LOS ANGELES – The need for HIV viral load testing in resource-limited settings was emphasized by researchers from The University of Cape Town and YRG CARE in India at the 2007 Conference on Retroviruses and Opportunistic Infections (CROI). Their research showed the inadequacy of CD4 cell count as a marker of HIV progression and as a tool to combat drug resistance. They concluded that viral load testing should be implemented in addition to CD4 testing in resource-limited settings.
This marks a clear break from the existing policy on viral load testing in these settings. Organizations such as the World Health Organization (WHO) have previously stated that viral load testing is impractical for developing countries. In their 2006 guidelines on the provision of antiretrovirals in resource-limited settings, they said viral load testing was not practicable on a large scale. Instead, the guidelines advised using CD4 cell count or clinical observation to monitor the progress of antiretroviral therapy.
According to findings from the University of Cape Town presented at CROI, “CD4 cell count slope […] was poorly sensitive and specific to virologic failure.” In addition to poor correlation between CD4 count and viral load, the time delay in detection of viral adaptation with CD4 tests allows for the development of drug resistance. This limits future treatment options for an HIV patient. Viral load testing is part of standard treatment in developed countries because it solves these issues.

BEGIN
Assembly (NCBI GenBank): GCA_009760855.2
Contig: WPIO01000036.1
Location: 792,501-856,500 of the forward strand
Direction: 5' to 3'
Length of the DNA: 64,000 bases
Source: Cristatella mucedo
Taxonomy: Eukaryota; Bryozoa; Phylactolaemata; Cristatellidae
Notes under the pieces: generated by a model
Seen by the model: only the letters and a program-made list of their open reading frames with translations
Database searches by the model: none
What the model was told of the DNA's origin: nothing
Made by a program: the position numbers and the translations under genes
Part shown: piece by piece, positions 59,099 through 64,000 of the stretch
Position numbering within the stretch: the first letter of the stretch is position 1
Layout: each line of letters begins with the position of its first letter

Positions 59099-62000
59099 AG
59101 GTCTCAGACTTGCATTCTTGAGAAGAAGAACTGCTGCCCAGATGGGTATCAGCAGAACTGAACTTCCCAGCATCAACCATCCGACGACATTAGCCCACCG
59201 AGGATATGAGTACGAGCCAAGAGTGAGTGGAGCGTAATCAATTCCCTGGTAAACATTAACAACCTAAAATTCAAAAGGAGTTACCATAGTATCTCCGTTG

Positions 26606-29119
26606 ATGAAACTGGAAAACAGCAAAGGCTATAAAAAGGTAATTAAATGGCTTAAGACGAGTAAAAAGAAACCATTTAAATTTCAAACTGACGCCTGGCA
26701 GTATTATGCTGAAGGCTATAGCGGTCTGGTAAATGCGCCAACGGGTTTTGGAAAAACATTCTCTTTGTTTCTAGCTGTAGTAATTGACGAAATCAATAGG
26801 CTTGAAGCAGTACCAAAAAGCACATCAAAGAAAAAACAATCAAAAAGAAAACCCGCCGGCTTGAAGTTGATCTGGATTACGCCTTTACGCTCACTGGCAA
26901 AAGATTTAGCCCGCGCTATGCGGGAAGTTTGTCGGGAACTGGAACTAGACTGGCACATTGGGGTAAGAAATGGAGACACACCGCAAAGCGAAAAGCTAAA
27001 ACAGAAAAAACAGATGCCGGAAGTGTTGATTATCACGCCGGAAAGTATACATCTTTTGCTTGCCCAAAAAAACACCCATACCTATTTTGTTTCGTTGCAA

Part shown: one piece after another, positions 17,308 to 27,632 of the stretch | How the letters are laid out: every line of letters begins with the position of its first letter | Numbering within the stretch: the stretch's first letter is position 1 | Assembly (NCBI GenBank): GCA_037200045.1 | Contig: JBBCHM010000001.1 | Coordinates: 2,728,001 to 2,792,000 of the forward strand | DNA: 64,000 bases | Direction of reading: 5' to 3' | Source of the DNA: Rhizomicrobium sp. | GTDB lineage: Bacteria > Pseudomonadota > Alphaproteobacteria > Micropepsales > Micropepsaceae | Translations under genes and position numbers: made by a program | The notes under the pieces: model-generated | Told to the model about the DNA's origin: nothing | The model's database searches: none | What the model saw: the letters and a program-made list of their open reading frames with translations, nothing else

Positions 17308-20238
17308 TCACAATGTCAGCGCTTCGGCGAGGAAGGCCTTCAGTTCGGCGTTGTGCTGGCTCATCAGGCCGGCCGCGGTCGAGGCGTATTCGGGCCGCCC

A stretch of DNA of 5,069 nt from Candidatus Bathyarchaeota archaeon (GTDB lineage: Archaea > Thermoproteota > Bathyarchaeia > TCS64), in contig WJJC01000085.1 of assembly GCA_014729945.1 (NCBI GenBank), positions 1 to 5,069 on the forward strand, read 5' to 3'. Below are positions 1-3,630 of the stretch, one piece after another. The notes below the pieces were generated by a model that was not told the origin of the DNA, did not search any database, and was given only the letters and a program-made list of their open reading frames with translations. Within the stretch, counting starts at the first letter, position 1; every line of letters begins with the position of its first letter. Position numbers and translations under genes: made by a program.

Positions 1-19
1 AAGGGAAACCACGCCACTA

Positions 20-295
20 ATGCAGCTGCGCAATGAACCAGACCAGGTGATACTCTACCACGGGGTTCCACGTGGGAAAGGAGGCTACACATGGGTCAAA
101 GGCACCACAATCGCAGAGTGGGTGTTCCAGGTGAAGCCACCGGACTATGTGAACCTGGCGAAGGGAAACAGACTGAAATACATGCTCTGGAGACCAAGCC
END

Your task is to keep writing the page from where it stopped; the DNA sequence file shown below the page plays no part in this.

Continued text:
Results from studies on possible solutions were also presented at the conference. Researchers underscored the limitations of today’s nucleic acid–based assays. “The nucleic acid–based viral load assays (NAT) require infrastructure facilities and skilled personnel and they are expensive. An inexpensive and technically less-demanding method to quantify HIV-1 would be of great value for settings where NAT is impractical or resource-prohibitive.”
The team, which came from YRG CARE in Chennai, India, went on to cite Cavidi’s ExaVir™ Load RT activity assay as a viable option for testing viral load in resource-limited settings. The team singled out the assay as the most suitable solution available because it is cost-effective and has less technical requirements than other assays. They recommended further evaluation of the assay as an alternative to the traditional nucleic acid–based assays.
Cavidi was founded by leading virologists at Uppsala University in Sweden in 1984. The company’s mission is to make medical diagnostics more accessible in those parts of the world where resources and infrastructure are